Background: Substance P-saporin (SP-SAP), a chemical conjugate of substance P and a recombinant version of the ribosome-inactivating protein, saporin, when administered intrathecally, acts as a targeted neurotoxin producing selective destruction of superficial neurokinin-1 receptor-bearing cells in the spinal dorsal horn. The goal of this study was to provide proof-of-concept data that a single intrathecal injection of SP-SAP could safely provide effective pain relief in spontaneous bone cancer pain in companion (pet) dogs.
Methods: In a single-blind, controlled study, 70 companion dogs with bone cancer pain were randomized to standard-of-care analgesic therapy alone (control, n=35) or intrathecal SP-SAP (20-60 µg) in addition to standard-of-care analgesic therapy (n=35). Activity, pain scores, and videography data were collected at baseline, 2 weeks postrandomization, and then monthly until death.
Results: Although the efficacy results at the 2-week postrandomization point were equivocal, the outcomes evaluated beyond 2 weeks revealed a positive effect of SP-SAP on chronic pain management. Significantly, more dogs in the control group (74%) required unblinding and adjustment in analgesic protocol or euthanasia within 6 weeks of randomization than dogs that were treated with SP-SAP (24%; P<0.001); and overall, dogs in the control group required unblinding significantly sooner than dogs that had been treated with SP-SAP (P<0.01).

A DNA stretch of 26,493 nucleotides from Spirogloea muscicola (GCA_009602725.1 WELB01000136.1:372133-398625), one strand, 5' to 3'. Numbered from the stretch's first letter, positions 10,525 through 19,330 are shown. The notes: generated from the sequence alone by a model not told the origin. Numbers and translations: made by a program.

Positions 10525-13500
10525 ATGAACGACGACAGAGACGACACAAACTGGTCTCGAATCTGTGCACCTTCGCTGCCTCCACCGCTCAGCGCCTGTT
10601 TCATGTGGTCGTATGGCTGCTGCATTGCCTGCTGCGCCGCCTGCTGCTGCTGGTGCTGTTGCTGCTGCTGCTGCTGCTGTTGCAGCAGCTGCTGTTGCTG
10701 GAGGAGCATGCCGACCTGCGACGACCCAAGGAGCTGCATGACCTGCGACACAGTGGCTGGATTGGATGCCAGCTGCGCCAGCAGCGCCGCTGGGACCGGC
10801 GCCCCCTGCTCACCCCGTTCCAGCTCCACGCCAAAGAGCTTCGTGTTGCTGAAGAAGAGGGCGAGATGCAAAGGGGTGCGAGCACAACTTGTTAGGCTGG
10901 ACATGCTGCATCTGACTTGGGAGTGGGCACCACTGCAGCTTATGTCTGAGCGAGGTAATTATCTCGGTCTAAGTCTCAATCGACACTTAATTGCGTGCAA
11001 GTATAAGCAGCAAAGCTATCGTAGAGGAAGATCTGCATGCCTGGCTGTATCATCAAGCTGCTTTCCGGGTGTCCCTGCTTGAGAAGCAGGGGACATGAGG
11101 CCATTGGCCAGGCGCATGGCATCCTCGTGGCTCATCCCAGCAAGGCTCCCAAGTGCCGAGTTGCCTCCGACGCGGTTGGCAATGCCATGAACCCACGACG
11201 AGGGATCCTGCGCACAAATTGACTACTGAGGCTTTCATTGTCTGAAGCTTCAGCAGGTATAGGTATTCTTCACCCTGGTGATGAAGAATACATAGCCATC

Conclusion: Intrathecal administration of SP-SAP in dogs with bone cancer produces a time-dependent antinociceptive effect with no evidence of development of deafferentation pain syndrome which can be seen with neurolytic therapies.